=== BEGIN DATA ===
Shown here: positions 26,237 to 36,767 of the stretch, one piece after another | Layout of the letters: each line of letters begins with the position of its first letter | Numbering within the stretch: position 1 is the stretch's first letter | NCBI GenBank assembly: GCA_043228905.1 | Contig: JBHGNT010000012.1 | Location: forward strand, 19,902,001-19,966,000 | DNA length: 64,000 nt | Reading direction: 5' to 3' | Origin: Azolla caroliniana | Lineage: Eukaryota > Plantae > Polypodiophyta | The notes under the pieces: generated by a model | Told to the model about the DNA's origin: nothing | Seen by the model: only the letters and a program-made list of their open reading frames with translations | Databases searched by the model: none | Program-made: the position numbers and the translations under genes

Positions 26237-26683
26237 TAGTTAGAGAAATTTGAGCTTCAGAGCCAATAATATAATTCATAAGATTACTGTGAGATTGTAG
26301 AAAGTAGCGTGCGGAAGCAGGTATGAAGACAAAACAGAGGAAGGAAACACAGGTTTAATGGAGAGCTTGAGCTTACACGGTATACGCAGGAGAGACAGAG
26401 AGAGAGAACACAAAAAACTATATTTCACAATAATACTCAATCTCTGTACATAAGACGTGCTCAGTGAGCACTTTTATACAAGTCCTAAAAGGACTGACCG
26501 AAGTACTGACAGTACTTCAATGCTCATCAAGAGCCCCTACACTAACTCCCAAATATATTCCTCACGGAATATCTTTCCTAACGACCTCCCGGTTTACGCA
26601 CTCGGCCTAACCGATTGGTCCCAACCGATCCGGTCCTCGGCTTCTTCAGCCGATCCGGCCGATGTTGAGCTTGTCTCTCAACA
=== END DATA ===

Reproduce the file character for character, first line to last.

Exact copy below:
Shown here: positions 26,237 to 36,767 of the stretch, one piece after another | Layout of the letters: each line of letters begins with the position of its first letter | Numbering within the stretch: position 1 is the stretch's first letter | NCBI GenBank assembly: GCA_043228905.1 | Contig: JBHGNT010000012.1 | Location: forward strand, 19,902,001-19,966,000 | DNA length: 64,000 nt | Reading direction: 5' to 3' | Origin: Azolla caroliniana | Lineage: Eukaryota > Plantae > Polypodiophyta | The notes under the pieces: generated by a model | Told to the model about the DNA's origin: nothing | Seen by the model: only the letters and a program-made list of their open reading frames with translations | Databases searched by the model: none | Program-made: the position numbers and the translations under genes

Positions 26237-26683
26237 TAGTTAGAGAAATTTGAGCTTCAGAGCCAATAATATAATTCATAAGATTACTGTGAGATTGTAG
26301 AAAGTAGCGTGCGGAAGCAGGTATGAAGACAAAACAGAGGAAGGAAACACAGGTTTAATGGAGAGCTTGAGCTTACACGGTATACGCAGGAGAGACAGAG
26401 AGAGAGAACACAAAAAACTATATTTCACAATAATACTCAATCTCTGTACATAAGACGTGCTCAGTGAGCACTTTTATACAAGTCCTAAAAGGACTGACCG
26501 AAGTACTGACAGTACTTCAATGCTCATCAAGAGCCCCTACACTAACTCCCAAATATATTCCTCACGGAATATCTTTCCTAACGACCTCCCGGTTTACGCA
26601 CTCGGCCTAACCGATTGGTCCCAACCGATCCGGTCCTCGGCTTCTTCAGCCGATCCGGCCGATGTTGAGCTTGTCTCTCAACA